Evaluating the potential of synthetic biology, Synthetic Genomics Inc. (SGI) was established in 2005 with an aim to solve world energy crisis, to increase biofuel production and to develop more energy yielding crops using synthetic biology (www.exxonmobil.com/corporate/files/news, 2009). Biofuel is the most economical and eco friendly way to solve energy crisis and synthetic biology has ability to modify plants to make them produce more and better quality hydrocarbons. In 2009, SGI and EMRE (Exxon Mobil Research and Engineering Company) launched a joint venture worth $ 600 million to exploit the possibility of using algae to obtain biofuel using synthetic biology (www.exxonmobil.com/corporate/files/news, 2009). Algae contain 2% lipids and 40 % oil by weight (Wagner L, 2007). They can be grown in any type of climate using even waste water. Large quantities of algae can be grown in short time and also they help in maintaining the green house gases by absorbing CO2 (www.exxonmobil.com/corporate/files/news, 2009). It is estimated that more than 2000 gallons of biofuel can be made from algae cultivated in 1 acre of land per year as compared to other crops like palm and sugarcane which yields less than 600 gallons per acre per year (www.exxonmobil.com/corporate/files/news, 2009). Algal biofuels are biodegradable and non toxic. The project aims to develop high yielding algal strains, to determine best production techniques using photo bioreactor and to develop system for extraction and increasing the amount of biofuel (www.exxonmobil.com/corporate/files/news, 2009). Synthetic biology has helped sequence genome of 11 microalgal strains and more than 20 cyanobacterial strains (Roessler P, 2008). Using tools of synthetic biology, metabolic pathway in algae can be altered giving rise to what is called as carbon partitioning using DNA introduced by biolistics or electroporation method and selectable markers (Roessler P, 2008). It will lead to higher accumulation of hydrocarbons which can be easily extracted. There is already a lot of competition from companies like greenshift, solazyme, Livefuel, Aquaflow, Algoil, PetroAlgae using algae as biofuel (Wagner D, 2007). Synthetic biology will help SGI and EMRE to have an edge over them.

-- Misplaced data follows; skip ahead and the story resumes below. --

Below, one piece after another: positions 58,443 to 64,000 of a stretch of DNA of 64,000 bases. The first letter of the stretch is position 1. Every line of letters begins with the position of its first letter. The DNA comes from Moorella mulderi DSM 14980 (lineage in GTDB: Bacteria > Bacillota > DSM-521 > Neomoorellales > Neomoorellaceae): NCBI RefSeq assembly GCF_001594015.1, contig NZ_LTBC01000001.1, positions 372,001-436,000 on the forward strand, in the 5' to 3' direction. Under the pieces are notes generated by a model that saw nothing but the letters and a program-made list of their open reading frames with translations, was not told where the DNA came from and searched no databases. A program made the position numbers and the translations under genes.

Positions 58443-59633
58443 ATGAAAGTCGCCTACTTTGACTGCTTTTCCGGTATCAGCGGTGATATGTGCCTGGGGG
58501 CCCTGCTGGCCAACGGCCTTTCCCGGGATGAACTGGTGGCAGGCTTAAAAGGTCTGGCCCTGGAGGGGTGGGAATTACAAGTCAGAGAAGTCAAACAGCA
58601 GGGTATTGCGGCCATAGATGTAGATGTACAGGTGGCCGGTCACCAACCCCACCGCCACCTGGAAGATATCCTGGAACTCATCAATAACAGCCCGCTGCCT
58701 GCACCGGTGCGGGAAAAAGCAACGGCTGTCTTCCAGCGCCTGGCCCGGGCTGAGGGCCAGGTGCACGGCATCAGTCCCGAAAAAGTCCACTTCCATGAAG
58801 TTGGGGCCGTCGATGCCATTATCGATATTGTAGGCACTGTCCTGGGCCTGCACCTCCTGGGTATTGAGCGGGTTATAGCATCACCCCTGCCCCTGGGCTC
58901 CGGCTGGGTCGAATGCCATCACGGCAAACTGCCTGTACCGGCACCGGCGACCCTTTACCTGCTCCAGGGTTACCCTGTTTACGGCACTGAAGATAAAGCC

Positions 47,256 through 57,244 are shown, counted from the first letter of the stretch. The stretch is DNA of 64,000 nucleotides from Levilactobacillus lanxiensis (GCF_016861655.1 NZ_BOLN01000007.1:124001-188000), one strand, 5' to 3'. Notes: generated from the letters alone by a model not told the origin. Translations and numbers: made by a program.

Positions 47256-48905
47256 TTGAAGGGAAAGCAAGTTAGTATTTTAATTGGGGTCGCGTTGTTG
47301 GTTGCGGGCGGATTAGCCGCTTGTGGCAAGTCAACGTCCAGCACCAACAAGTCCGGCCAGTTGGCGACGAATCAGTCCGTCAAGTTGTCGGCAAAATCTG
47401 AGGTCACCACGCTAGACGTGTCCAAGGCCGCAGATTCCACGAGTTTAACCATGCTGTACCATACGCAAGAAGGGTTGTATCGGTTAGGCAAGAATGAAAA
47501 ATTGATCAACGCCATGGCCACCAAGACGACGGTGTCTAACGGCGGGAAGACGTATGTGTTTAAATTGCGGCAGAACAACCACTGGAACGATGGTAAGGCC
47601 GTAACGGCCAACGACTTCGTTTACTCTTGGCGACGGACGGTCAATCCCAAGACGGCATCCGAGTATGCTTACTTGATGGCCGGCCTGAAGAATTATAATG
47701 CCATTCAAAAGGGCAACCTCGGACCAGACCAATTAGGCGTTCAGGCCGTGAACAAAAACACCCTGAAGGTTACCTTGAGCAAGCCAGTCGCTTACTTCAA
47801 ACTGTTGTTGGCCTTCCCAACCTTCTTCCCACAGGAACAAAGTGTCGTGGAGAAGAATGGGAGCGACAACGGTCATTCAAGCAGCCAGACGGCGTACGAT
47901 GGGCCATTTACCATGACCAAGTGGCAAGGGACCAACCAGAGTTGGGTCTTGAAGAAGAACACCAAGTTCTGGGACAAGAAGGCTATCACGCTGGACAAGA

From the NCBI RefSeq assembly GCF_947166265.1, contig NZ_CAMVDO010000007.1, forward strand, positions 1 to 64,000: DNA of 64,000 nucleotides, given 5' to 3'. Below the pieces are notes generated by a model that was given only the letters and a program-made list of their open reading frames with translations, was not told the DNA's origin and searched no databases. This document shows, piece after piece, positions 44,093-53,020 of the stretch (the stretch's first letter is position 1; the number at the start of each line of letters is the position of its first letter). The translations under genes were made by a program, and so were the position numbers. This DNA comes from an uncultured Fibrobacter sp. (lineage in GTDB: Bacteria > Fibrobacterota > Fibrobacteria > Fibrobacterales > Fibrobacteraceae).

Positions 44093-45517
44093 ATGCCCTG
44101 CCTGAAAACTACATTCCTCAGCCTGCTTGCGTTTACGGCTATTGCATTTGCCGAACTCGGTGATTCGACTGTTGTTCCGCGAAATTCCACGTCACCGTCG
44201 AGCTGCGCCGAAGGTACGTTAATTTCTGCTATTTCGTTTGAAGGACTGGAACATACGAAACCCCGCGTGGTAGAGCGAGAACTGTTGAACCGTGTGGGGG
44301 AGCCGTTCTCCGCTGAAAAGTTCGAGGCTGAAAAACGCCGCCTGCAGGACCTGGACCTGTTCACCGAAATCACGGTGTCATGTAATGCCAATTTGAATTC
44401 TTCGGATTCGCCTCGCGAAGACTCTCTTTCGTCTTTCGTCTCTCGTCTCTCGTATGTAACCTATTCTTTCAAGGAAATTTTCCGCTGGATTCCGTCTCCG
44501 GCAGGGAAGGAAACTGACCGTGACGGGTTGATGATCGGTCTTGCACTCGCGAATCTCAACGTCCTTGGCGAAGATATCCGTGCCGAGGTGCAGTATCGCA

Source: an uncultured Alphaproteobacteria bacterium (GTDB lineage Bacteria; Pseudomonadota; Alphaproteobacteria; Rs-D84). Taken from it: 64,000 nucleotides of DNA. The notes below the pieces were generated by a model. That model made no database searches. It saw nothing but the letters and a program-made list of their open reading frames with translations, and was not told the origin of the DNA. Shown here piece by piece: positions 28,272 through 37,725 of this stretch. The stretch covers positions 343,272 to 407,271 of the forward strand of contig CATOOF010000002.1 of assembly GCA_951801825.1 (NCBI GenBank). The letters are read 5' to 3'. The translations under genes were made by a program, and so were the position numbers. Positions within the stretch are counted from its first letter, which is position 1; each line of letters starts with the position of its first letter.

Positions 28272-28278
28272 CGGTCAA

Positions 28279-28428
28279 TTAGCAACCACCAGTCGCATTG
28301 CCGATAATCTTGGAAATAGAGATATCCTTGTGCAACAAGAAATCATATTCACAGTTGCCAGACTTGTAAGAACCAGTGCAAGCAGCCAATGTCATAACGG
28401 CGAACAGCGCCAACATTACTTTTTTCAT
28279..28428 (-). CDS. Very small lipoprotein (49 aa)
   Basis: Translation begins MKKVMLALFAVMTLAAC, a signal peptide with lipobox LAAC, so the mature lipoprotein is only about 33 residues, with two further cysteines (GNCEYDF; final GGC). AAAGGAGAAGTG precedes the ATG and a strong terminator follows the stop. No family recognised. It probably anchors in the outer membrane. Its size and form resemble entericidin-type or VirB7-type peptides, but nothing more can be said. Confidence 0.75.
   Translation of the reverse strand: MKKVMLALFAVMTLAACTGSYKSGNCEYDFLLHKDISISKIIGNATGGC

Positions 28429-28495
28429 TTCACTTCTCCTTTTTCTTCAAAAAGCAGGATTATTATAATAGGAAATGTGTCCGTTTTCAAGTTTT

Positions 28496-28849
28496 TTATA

References:

  1. Balmer A & Martin P (2008) Synthetic Biology Social and Ethical challenges, www.bbsrc.ac.uk/organisation/policies/.../0806
  2. Benner S & Sismour A (2005) Synthetic Biology, Nature Reviews Genetics; vol 6 p.533-544
  3. Exxon Mobil Algae Biofuels Research and Development Program (2009), www.exxonmobil.com/corporate/files/news
  4. Roessler P (2008) Harnessing Carbon metabolism in photosynthetic microbes for Biofuel production, Synthetic Genomics Inc,
  5. www.spg.ucsd.edu/algae/pdf/Roessler%2010
  6. Synthetic Biology influencing development (2009), Lloyd's emerging risks team report, vol 1, www.lloyds.com
  7. Synthetic Biology Post note (2008), Parliamentary Office of Science and Technology; p.1-4, www.parliament.uk/documents/upload
  8. Synthetic Biology: scope, applications and implications (2009) The Royal Academy of Engineering, www.raeng.org.uk/news/publications/list/reports
  9. Wagner D (2007) Biodiesel from algae oil, Mora Associates, www.moraassociates.com